Therefore my lesson all holds, but I simply did not want to venture into having to explain that the quantization error is only random if sufficient noise is present in the signal.   This is why I asked him to just "accept" that the quantization error was random - if the recording is done properly it is.  For the sake of the original poster, however, we just wanted to go one step at a time.

Quote:

If stochastics can be explained to a lay person, please try.


That's it.  Stochastics is, in layman's terms, the study of random behavior.  That's what we touched on above.  We have to ensure random behavior is present (and at sufficient amplitude) before we can ensure that quantization error is random.

Nika
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Re: Digital Resoloution and bit depth
« Reply #29 on: February 13, 2005, 01:16:47 am »

kent walker wrote on Sat, 12 February 2005 20:10


I wonder what kinds of dither guys working with DVD-A are using


There are many who feel that flat dither (TDPF) is the most neutral, and given the low level of it in 24 bit systems, additional noise shaping seems unnecessary. When noise shaping is called for or preferred by a mastering engineer, there are several that are used. POW-r is very popular. There are actually three choices in the POW-r scheme. In other instances a curve from a particular converter or SRC box will be used. Lavry and Weiss both have SRC boxes that are common in mastering studios and the curves in those are sure to be used (Weiss offers POW-r as well). Near-Nyquist implimentations seem to be out of vogue at the moment, though some still use them. These include Apogee UV22 and POW-r type 1. Plenty of other dithers are used as well, but these are some popular ones.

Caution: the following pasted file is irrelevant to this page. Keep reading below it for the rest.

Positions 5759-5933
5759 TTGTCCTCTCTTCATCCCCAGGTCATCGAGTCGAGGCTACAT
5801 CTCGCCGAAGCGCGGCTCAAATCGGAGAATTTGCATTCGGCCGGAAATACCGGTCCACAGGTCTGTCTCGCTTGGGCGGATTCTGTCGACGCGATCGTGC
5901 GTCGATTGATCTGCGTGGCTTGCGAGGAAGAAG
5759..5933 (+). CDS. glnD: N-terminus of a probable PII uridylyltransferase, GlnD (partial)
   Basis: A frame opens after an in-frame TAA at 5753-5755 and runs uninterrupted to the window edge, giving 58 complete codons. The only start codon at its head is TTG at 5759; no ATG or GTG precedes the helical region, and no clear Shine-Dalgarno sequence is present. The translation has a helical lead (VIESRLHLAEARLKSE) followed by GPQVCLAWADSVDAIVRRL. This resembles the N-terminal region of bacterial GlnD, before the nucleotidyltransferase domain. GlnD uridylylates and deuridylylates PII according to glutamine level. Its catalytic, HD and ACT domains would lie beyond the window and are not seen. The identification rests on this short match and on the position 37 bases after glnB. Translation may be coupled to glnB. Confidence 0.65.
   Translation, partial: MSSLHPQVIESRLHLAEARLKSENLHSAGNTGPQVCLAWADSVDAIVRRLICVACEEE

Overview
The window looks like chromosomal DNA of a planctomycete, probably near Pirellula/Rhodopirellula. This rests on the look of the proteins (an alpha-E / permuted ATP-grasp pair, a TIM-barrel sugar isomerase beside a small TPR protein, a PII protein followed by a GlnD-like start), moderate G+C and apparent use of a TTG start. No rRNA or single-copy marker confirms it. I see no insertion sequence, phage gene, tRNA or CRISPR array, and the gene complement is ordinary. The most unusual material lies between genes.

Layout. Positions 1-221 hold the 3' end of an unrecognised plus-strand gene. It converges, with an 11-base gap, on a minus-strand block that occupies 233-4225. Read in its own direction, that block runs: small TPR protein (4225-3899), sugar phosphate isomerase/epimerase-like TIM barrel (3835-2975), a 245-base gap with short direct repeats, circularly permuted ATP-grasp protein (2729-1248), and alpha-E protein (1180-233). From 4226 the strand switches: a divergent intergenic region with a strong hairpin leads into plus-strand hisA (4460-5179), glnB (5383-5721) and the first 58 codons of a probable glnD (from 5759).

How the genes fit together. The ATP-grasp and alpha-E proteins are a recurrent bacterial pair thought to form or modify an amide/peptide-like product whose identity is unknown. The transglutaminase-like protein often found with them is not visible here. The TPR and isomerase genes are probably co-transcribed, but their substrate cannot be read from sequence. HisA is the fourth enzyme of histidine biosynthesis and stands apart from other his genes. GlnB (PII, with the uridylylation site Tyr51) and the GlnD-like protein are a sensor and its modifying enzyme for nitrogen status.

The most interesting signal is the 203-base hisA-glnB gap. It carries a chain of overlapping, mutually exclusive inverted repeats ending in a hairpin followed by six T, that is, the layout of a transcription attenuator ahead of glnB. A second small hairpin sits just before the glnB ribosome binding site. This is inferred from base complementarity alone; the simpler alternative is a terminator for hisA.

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Re: Digital Resoloution and bit depth
« Reply #30 on: February 13, 2005, 01:47:46 am »

kent walker wrote on Sat, 12 February 2005 21:52



Well, this is what Bob Katz writes in his mastering book anyway.  I've never read the claim that a 16 bit system can give a perceived dynamic range of 115 dB anywhere else, but I bet he has a source or a reason for saying that, maybe it is the noise shaping thing.  Thought I would check it against your findings.




Hi, guys. Didn't I write something like "it is possible to hear a test tone of as low as -115 dBFS in a properly-dithered 16 bit system".    That's the ABSOLUTE limit of conceivable audibility in a dithered 16 bit system. You can prove it yourself with a pair of headphones, an excellent, low-noise and linear D/A converter.